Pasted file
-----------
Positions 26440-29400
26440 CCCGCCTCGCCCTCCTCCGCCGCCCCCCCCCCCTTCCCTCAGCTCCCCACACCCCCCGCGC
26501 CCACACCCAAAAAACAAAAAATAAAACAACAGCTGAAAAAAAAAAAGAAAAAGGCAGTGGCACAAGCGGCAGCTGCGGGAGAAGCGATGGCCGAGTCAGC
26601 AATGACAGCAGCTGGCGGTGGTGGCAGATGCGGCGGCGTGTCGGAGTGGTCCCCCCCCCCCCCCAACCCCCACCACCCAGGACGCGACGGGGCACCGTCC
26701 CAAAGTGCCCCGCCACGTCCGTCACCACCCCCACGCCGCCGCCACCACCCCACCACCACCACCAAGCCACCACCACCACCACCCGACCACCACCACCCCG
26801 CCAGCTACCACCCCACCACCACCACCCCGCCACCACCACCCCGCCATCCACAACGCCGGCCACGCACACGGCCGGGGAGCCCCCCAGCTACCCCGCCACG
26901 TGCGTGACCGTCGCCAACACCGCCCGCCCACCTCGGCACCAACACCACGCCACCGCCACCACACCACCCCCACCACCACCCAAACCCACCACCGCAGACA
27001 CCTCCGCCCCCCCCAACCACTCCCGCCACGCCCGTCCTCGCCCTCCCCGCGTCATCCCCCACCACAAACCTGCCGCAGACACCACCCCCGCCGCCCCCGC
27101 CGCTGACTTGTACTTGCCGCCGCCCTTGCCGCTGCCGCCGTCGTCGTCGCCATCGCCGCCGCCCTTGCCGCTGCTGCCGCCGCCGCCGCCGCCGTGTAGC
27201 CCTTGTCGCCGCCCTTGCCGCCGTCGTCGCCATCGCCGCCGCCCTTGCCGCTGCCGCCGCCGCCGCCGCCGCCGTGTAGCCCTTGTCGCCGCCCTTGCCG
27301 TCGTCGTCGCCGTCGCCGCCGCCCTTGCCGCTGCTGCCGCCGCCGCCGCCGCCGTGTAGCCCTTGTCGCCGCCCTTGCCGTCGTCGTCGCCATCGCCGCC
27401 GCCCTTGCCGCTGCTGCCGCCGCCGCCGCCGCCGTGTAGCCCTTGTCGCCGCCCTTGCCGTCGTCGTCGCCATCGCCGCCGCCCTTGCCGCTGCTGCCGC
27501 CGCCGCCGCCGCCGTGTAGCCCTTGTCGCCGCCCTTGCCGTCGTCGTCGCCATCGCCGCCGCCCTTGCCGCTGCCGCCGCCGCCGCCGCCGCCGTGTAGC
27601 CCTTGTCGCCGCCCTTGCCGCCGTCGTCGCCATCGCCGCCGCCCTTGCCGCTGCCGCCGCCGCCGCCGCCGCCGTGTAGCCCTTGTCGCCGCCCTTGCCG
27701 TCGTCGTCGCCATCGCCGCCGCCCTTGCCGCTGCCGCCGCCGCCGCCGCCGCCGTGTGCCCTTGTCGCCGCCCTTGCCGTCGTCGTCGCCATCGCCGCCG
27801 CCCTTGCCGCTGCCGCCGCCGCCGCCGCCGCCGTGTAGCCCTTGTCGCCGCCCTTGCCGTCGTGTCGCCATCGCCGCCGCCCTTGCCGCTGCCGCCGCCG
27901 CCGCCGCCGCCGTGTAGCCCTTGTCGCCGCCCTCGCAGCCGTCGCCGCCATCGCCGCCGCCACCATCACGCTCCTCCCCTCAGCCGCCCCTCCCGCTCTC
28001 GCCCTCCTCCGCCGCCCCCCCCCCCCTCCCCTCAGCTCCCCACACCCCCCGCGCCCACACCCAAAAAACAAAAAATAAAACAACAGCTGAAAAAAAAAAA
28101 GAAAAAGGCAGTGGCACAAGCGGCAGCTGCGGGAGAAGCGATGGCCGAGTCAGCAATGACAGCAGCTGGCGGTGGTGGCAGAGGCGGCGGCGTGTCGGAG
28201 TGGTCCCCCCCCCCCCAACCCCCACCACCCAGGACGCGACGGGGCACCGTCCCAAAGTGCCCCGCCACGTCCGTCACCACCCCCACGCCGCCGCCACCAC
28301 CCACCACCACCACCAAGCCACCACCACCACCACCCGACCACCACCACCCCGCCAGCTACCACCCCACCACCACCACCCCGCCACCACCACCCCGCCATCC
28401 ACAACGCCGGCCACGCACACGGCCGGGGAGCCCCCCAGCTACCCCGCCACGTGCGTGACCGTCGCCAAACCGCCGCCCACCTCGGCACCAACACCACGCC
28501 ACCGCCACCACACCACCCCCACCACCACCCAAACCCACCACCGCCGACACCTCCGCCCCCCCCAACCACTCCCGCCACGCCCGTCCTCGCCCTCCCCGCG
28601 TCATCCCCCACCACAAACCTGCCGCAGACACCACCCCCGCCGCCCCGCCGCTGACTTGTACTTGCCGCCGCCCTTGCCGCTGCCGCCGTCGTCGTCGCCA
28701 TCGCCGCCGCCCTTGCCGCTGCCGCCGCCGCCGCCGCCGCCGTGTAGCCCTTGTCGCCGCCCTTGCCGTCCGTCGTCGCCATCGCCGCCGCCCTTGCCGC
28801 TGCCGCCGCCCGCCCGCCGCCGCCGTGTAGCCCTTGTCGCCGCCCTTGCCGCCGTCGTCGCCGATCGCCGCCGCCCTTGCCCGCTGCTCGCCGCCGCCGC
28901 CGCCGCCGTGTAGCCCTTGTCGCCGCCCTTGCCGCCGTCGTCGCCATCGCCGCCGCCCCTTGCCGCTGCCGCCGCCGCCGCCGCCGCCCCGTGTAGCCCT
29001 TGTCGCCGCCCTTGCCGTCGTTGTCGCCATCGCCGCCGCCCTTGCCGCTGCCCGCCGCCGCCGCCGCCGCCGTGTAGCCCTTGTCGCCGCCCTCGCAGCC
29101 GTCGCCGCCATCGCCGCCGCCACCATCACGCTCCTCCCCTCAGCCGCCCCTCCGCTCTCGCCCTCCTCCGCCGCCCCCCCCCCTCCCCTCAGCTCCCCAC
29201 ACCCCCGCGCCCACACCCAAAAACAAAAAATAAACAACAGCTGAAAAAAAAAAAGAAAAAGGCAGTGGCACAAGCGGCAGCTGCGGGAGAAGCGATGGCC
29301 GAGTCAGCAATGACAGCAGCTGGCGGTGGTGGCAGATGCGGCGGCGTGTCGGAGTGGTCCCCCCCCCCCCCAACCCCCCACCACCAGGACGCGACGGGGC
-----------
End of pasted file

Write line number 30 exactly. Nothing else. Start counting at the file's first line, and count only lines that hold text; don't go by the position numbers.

29201 ACCCCCGCGCCCACACCCAAAAACAAAAAATAAACAACAGCTGAAAAAAAAAAAGAAAAAGGCAGTGGCACAAGCGGCAGCTGCGGGAGAAGCGATGGCC